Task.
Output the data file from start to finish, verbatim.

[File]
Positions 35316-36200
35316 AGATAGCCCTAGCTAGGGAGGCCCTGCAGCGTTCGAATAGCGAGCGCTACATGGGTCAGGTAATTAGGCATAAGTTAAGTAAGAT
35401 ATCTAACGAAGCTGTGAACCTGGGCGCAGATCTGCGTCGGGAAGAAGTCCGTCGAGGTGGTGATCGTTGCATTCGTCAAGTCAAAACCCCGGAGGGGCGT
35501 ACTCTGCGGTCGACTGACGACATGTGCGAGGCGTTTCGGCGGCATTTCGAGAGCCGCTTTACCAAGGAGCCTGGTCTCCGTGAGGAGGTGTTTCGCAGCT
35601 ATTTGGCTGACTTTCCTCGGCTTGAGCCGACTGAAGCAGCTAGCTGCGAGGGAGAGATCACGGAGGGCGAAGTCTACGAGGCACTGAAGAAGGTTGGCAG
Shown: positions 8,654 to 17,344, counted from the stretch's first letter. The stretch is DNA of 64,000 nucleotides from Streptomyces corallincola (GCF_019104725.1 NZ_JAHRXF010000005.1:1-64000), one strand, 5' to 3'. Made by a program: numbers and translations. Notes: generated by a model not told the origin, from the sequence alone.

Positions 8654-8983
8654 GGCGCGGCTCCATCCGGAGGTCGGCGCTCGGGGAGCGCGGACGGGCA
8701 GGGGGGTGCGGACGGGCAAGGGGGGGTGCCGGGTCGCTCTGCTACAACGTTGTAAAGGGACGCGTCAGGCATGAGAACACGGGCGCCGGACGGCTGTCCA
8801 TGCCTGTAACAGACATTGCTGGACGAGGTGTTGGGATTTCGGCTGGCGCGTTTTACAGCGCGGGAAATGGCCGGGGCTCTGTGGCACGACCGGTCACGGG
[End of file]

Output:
Positions 35316-36200
35316 AGATAGCCCTAGCTAGGGAGGCCCTGCAGCGTTCGAATAGCGAGCGCTACATGGGTCAGGTAATTAGGCATAAGTTAAGTAAGAT
35401 ATCTAACGAAGCTGTGAACCTGGGCGCAGATCTGCGTCGGGAAGAAGTCCGTCGAGGTGGTGATCGTTGCATTCGTCAAGTCAAAACCCCGGAGGGGCGT
35501 ACTCTGCGGTCGACTGACGACATGTGCGAGGCGTTTCGGCGGCATTTCGAGAGCCGCTTTACCAAGGAGCCTGGTCTCCGTGAGGAGGTGTTTCGCAGCT
35601 ATTTGGCTGACTTTCCTCGGCTTGAGCCGACTGAAGCAGCTAGCTGCGAGGGAGAGATCACGGAGGGCGAAGTCTACGAGGCACTGAAGAAGGTTGGCAG
Shown: positions 8,654 to 17,344, counted from the stretch's first letter. The stretch is DNA of 64,000 nucleotides from Streptomyces corallincola (GCF_019104725.1 NZ_JAHRXF010000005.1:1-64000), one strand, 5' to 3'. Made by a program: numbers and translations. Notes: generated by a model not told the origin, from the sequence alone.

Positions 8654-8983
8654 GGCGCGGCTCCATCCGGAGGTCGGCGCTCGGGGAGCGCGGACGGGCA
8701 GGGGGGTGCGGACGGGCAAGGGGGGGTGCCGGGTCGCTCTGCTACAACGTTGTAAAGGGACGCGTCAGGCATGAGAACACGGGCGCCGGACGGCTGTCCA
8801 TGCCTGTAACAGACATTGCTGGACGAGGTGTTGGGATTTCGGCTGGCGCGTTTTACAGCGCGGGAAATGGCCGGGGCTCTGTGGCACGACCGGTCACGGG